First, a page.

Thursday, December 12, 2013

Take a look at the news, and be your own anchor!

I've told people for quite some time that I avoid the news at nearly all costs until I feel like I'm at a breaking point whereat I turn on the radio or the first news channel that I come across and force myself to listen.  Sometimes it's something I agree with.  Sometimes it's not.  Mostly, I've found, it brings down my whole outlook on the day and makes me wonder, "What's wrong with the world?  Why so many killings or guns or fighting or president-bashing, or saving-your-own-butts, or abusing the system, or vanity, or consumerism, or mass graves."  I force myself to watch or to listen, though, because it is still the world we live in.  Until we change it, we need to be open to and understanding of the reality that it IS in order to know what we do not want it TO BE.  I often end up listening to radio news stations that have people spouting off about things that I find terribly egocentric, ethnocentric, sexist, or otherwise demeaning.  Sometimes I turn it off, and then have to remind myself that by hearing the views of others, I am preparing myself to make the world better because we must understand others in order to connect with them.

My cousin, and one of my biggest sources of news that is actually helpful, posted this article recently:

I find that it speaks to all of the reasons why I am glad that I don't base my life around a fixed news schedule but I think that it does lack the thing I find important about news: that, though it notes that most times the news itself makes us feel powerless, it does not account for our own ability to digest information and to utilize it to make a difference in what is happening.  Instead, the article focuses on the ways in which news stifles our creativity and problem-solving skills.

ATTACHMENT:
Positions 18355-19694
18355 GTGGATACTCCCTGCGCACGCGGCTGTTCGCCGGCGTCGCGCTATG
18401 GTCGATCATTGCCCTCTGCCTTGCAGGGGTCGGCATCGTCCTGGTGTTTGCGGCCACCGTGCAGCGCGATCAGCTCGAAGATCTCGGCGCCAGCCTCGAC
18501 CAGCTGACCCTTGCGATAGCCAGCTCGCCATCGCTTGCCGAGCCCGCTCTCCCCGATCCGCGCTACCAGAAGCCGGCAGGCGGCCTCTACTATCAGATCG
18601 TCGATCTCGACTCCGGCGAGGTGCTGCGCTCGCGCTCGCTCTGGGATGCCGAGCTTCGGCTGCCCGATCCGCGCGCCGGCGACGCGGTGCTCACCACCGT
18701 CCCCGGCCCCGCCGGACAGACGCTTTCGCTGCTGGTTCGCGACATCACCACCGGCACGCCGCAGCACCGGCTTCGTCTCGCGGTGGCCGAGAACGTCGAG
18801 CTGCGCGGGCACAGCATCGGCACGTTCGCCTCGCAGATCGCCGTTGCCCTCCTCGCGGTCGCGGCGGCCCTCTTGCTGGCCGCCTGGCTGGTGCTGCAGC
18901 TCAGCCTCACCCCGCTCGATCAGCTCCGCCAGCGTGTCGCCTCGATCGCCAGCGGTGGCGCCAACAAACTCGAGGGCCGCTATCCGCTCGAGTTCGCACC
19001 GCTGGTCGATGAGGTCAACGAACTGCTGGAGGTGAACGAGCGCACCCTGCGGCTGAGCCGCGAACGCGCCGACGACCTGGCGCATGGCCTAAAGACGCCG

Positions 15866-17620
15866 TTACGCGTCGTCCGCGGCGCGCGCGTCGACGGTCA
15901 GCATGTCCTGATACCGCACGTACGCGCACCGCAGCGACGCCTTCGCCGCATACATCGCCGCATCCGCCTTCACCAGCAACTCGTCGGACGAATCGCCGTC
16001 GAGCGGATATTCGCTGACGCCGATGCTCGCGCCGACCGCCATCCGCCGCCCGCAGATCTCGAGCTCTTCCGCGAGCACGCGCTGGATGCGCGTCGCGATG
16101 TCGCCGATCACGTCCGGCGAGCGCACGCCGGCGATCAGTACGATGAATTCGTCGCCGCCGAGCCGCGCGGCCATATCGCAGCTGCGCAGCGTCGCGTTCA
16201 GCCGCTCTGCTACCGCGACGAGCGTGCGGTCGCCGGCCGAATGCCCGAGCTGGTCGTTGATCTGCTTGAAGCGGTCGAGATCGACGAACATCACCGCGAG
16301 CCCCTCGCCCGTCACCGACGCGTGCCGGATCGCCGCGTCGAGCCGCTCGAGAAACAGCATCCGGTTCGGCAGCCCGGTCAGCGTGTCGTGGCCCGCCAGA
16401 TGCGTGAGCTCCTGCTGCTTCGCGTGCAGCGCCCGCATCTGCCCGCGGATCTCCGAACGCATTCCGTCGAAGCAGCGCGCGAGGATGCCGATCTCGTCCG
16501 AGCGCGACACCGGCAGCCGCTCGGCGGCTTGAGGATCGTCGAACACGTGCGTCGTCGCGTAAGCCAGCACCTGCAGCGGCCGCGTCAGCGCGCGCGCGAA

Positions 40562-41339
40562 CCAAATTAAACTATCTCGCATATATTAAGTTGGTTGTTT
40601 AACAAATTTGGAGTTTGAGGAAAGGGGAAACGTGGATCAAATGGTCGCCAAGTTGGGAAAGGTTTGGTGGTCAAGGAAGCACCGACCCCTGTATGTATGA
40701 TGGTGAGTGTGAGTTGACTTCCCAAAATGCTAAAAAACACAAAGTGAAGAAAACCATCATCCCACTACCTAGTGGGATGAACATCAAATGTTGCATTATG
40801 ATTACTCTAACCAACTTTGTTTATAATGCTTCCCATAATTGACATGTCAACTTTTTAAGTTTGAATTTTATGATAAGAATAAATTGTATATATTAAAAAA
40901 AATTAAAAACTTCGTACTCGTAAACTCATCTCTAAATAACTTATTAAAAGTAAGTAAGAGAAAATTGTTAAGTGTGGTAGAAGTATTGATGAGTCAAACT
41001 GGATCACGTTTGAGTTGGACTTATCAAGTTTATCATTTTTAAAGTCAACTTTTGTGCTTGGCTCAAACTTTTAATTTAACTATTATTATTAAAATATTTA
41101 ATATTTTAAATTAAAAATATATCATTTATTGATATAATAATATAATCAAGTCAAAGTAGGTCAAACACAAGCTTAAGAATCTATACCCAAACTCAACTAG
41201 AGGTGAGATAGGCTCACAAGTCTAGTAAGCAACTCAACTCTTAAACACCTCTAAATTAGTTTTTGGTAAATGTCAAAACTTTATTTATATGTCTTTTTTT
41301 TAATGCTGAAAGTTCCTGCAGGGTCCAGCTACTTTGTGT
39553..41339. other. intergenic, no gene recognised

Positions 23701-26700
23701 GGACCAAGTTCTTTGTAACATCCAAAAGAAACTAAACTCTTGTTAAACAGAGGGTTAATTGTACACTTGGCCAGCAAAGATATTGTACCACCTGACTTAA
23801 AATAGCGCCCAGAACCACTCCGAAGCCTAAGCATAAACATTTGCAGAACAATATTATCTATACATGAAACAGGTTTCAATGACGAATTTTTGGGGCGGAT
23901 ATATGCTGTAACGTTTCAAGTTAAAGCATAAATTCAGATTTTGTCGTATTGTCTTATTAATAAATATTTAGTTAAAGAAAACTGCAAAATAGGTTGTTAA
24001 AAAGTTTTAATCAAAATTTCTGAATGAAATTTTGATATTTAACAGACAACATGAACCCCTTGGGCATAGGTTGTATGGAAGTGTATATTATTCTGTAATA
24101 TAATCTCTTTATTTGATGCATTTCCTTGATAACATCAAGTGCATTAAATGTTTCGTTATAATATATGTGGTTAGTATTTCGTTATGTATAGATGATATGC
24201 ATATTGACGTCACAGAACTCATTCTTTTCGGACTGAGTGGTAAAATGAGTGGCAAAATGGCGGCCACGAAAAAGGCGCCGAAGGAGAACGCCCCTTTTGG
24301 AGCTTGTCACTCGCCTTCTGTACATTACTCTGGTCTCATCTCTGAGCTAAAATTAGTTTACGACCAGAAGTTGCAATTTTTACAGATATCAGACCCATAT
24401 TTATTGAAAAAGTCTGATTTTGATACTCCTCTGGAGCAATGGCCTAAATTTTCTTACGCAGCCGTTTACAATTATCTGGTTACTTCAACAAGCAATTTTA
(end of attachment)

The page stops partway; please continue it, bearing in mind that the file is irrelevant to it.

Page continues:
So I challenge you to take a look at the news:

1) less.  See if it gives you more time and energy to take a walk, instead, or to play with your pet or your children or your friends or to call someone you haven't spoken to in a while.  Give them your undivided attention and avoid the desire to multi-task for 15-20 minutes.  See how your world changes.

2) as an instrument for better understanding things that need to change.  I don't think that news sources intend to make you think that the world is going to hell in a handbasket.  I think that they intend to be informative but they end up losing themselves sometimes in the need to get your attention over their competitors or to not lose viewers for touting something that might be controversial.  So help them out a bit and use your brain.  Watch the news then turn it off and TALK about it with someone.  But don't just tell someone what you saw.  Talk about the issues that it raised for you. Were you concerned?  Why?  How might you make an effort that could help to change this for you or others?

3) as a means of recognizing that your opinions are not the only ones.  Don't bash FOX for being too conservative or NBC for being too liberal.  Recognize that they aren't "too" anything.  They are the opinions of other human beings whose opinions matter because we're all trying to coexist, and the only way to make the opinions (that you don't like) go away, is to try to process and understand the other point of view and to create a logical bridge that might influence the other perspective.

4)  and remember you are your own news anchor.  In everything you do, someone is watching. Someone picks up the little bits and makes something of it.  Children, elderly, your boss, your interns, your friends and family, and your pets.  So let your little sound-bites and info-bites be positive ones.  It's the best way to spread good news in a world where all we seem to see is the bad stuff.

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